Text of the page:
Some friends and I were exchanging e-mails about two possible menus for a planned get-together. One of them wrote: “We, too, will happily tuck into either option.” (He was speaking for his wife, not using the royal “we.”)
That naturally made me think about the expression “tuck into”–meaning heartily eat–specifically that I’ve encountered it quite a bit recently. For example, a February 13 New York Times article about the American figure skater Adam Rippon notes that on the day of the interview, “he went to a restaurant and tucked into a lunch of leafy greens tossed in Caesar dressing and topped with pieces of seared ahi tuna.” A February 16 article from the (California) Mercury News about eating more healthily advises, “Tuck into a banana instead of a bag of pretzels.”
I suspected this was a Britishism, the rough American equivalent being “dig into.” My investigations confirmed my suspicions. A Google News search for “tuck into” yielded 18 hits, and the only American source was the Mercury News article. Most of the rest were British, with a few from Australia and one each from Israel and Malaysia.
I asked Anglo-American linguist Lynne Murphy her thoughts and she said she thought it sounded “Britishish.” Being a scientist, she tested the hypothesis with non-anecdotal evidence and searched the Corpus of Global Web-Based English (CoGWBE)–which contains 1.9 billion words, all from 2012–for the expression “tucked into a.” There are 46 hits from American sources, but none of them relate to food, instead to other things that can be tucked, such as shirts into pants or content into legislation; from PBS.org, “Even just a few lines tucked into a lengthy bill.” On the other hand, 17 of the 43 British hits referred to food, such as this caption to a Daily Mail photo showing then-Prime Minister David Cameron watching a basketball game with Barack Obama: “As befits a spectator at a U.S. sports event, the PM … tucked into a hot dog, with Mr Obama, washed down with a Coke.”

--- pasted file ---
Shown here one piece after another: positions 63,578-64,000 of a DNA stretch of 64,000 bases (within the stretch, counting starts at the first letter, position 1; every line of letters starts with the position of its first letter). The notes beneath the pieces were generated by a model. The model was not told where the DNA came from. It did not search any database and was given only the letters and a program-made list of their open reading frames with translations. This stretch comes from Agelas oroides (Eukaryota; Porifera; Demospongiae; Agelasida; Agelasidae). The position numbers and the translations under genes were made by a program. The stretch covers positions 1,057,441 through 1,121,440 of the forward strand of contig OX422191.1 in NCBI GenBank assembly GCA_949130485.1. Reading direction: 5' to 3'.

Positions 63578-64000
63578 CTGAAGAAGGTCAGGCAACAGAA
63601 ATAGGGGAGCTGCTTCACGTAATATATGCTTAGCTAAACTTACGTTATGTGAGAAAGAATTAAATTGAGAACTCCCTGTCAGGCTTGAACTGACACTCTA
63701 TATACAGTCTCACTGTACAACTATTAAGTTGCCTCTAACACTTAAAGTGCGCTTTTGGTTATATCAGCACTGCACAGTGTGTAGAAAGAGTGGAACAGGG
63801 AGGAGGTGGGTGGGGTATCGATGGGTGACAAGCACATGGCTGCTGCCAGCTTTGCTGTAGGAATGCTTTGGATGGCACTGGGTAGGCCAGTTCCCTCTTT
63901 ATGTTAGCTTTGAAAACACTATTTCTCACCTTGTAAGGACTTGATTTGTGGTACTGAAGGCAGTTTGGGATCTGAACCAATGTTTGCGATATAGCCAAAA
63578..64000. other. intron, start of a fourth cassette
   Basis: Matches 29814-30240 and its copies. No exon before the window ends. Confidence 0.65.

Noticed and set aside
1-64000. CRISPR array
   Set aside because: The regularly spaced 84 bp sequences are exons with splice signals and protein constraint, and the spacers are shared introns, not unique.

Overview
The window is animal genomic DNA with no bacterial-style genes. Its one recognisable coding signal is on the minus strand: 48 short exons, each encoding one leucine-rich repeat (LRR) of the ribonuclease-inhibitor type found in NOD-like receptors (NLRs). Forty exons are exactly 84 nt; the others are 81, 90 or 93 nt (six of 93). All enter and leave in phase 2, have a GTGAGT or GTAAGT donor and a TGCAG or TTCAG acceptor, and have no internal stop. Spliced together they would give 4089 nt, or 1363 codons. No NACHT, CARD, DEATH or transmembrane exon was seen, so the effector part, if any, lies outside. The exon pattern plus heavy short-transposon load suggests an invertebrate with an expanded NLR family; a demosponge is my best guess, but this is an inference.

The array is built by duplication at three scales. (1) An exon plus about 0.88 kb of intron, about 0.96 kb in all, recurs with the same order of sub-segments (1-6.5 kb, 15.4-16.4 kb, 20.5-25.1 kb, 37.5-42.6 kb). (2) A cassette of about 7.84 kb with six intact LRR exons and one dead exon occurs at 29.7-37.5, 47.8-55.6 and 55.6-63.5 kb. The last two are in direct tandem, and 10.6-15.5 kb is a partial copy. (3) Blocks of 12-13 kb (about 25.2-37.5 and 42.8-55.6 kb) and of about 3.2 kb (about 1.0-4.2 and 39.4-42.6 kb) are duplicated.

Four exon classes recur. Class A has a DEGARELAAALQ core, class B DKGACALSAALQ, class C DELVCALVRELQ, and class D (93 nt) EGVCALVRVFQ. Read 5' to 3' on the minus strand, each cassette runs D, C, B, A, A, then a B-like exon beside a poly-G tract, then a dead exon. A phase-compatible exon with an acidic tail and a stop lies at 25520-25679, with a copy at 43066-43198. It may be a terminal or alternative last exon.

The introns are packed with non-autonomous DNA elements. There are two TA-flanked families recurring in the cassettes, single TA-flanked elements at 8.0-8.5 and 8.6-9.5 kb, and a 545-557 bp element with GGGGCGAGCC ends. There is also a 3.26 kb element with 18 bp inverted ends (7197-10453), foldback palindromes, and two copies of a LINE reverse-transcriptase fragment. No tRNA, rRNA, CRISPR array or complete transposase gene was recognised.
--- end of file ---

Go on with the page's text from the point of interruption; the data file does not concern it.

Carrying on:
According to the OED, the verb “tuck” began to be used in reference to food in the late 1700s, to imply “put away” or “put out of sight.” It quotes an 1834 source: “Now that I’ve cured you, you’ll be tucking all that into your own little breadbasket.” Note that the food is tucked into a person. Eventually, “tucking in” became an intransitive verb and is still about; Green’s Dictionary of Slang quotes The Guardian, 2000: “The 500 faithful meet, greet, chat and tuck-in.” The first to use transitive “tucking into,” not surprisingly, was Charles Dickens, one of the great literary appreciators of food. In Nicholas Nickleby (1839), a character says, “If you’ll just let little Wackford tuck into something fat.” According to Green’s, “tuck” was first used as a noun to mean food in 1835. In Australia and New Zealand, this was lengthened to “tucker” as early as 1858 and is still used. In Trevor Noah’s wonderful memoir Born a Crime, he talks about the “tuck shop”–snack bar–at the school he attended in South Africa.
All the above citations are from British or Commonwealth sources. And so are the rest in the OED and Green’s. As recently as 2012, the CoGWBE suggests, the expression was still overwhelmingly British. But–at least as far as “tuck into” goes–things have changed.